Acclaimed Polish-Jewish pianist Wladyslaw Szpilman, who died in Warsaw in 2000 at age 88, survived the Holocaust through an extraordinary series of incidents and coincidences, chronicled in his 1946 memoir. He was saved from transport to the death camps by a Jewish capo. He escaped from the Warsaw ghetto before it crumbled. With unexpected help, he unexpectedly lived. Roman Polanski, who as a child survived the Kraków ghetto and the bombing of Warsaw, has turned that book into The Pianist. (The sensitive script is by English playwright Ronald Harwood.) The result is a movie, and Cannes Palme d'Or winner, of riveting power and sadness, a great match of film and filmmaker -- and star, too.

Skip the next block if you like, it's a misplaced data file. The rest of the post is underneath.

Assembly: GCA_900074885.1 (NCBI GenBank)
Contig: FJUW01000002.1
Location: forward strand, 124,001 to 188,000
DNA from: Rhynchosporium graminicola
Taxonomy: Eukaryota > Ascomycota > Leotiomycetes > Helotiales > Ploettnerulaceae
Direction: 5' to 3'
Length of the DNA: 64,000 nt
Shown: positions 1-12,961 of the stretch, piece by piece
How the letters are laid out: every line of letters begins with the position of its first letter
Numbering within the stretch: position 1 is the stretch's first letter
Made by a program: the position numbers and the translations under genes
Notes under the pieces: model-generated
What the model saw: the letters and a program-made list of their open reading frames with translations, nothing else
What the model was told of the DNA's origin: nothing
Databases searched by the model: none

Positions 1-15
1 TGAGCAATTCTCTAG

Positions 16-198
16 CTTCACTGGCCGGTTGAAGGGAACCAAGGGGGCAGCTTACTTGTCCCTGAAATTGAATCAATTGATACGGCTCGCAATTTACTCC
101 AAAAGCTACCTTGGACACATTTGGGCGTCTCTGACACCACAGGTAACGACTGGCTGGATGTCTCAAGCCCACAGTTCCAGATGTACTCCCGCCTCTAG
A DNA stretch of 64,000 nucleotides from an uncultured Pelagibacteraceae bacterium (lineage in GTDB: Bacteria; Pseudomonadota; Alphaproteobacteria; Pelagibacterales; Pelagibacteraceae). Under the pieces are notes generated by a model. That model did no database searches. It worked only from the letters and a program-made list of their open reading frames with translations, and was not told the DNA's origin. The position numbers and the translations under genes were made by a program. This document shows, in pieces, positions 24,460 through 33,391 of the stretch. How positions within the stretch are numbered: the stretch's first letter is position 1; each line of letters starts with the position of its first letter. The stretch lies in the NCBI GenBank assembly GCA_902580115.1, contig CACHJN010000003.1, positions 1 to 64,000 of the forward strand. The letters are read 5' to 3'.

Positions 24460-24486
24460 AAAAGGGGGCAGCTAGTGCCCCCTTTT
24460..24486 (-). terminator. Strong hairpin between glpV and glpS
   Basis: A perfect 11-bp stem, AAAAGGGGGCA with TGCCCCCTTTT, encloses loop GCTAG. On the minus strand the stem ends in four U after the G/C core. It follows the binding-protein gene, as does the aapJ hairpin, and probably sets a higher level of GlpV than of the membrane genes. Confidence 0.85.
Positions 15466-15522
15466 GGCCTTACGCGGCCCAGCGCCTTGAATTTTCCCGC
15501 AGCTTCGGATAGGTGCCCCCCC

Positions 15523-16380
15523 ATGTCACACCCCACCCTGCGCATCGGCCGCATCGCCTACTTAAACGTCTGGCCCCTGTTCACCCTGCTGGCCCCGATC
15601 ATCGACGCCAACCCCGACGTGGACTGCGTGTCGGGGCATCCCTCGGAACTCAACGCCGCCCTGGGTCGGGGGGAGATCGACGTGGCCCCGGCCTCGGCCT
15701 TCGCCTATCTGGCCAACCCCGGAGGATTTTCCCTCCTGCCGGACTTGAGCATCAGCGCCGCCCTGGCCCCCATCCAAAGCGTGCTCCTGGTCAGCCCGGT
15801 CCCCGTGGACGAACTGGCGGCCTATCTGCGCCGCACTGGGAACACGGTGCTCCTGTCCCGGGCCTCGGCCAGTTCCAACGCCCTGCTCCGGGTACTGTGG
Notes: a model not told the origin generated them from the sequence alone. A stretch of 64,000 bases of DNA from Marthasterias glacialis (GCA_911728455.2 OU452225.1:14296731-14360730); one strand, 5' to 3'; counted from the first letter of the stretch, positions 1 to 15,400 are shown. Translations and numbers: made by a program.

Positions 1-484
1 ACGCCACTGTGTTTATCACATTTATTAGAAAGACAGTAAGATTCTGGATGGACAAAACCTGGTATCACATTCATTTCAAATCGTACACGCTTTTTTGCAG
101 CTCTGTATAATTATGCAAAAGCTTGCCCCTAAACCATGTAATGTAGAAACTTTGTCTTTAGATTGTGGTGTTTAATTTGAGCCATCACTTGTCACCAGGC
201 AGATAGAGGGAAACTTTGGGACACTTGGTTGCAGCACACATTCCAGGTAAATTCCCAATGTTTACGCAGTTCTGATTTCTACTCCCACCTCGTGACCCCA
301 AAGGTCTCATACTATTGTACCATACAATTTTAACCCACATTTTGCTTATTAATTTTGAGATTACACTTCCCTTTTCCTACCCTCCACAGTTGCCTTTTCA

Calmly and passionately addressing his past for the first time (with the clear-eyed power of an artist entitled, with terrible proof of ownership to the telling), Polanski creates a huge, straightforward picture built of countless small, shockingly casual details of brutality, desperation, and kindness. And in the center is the modulated intensity of Adrien Brody in the title role. Szpilman falls from his perch of cultured privilege to the abject scramble of staying alive. But Brody never once sanctifies the struggle or allows the pianist to deserve any more or less awe from us than any of the six million others whose stories Polanski might also have told with equal respect.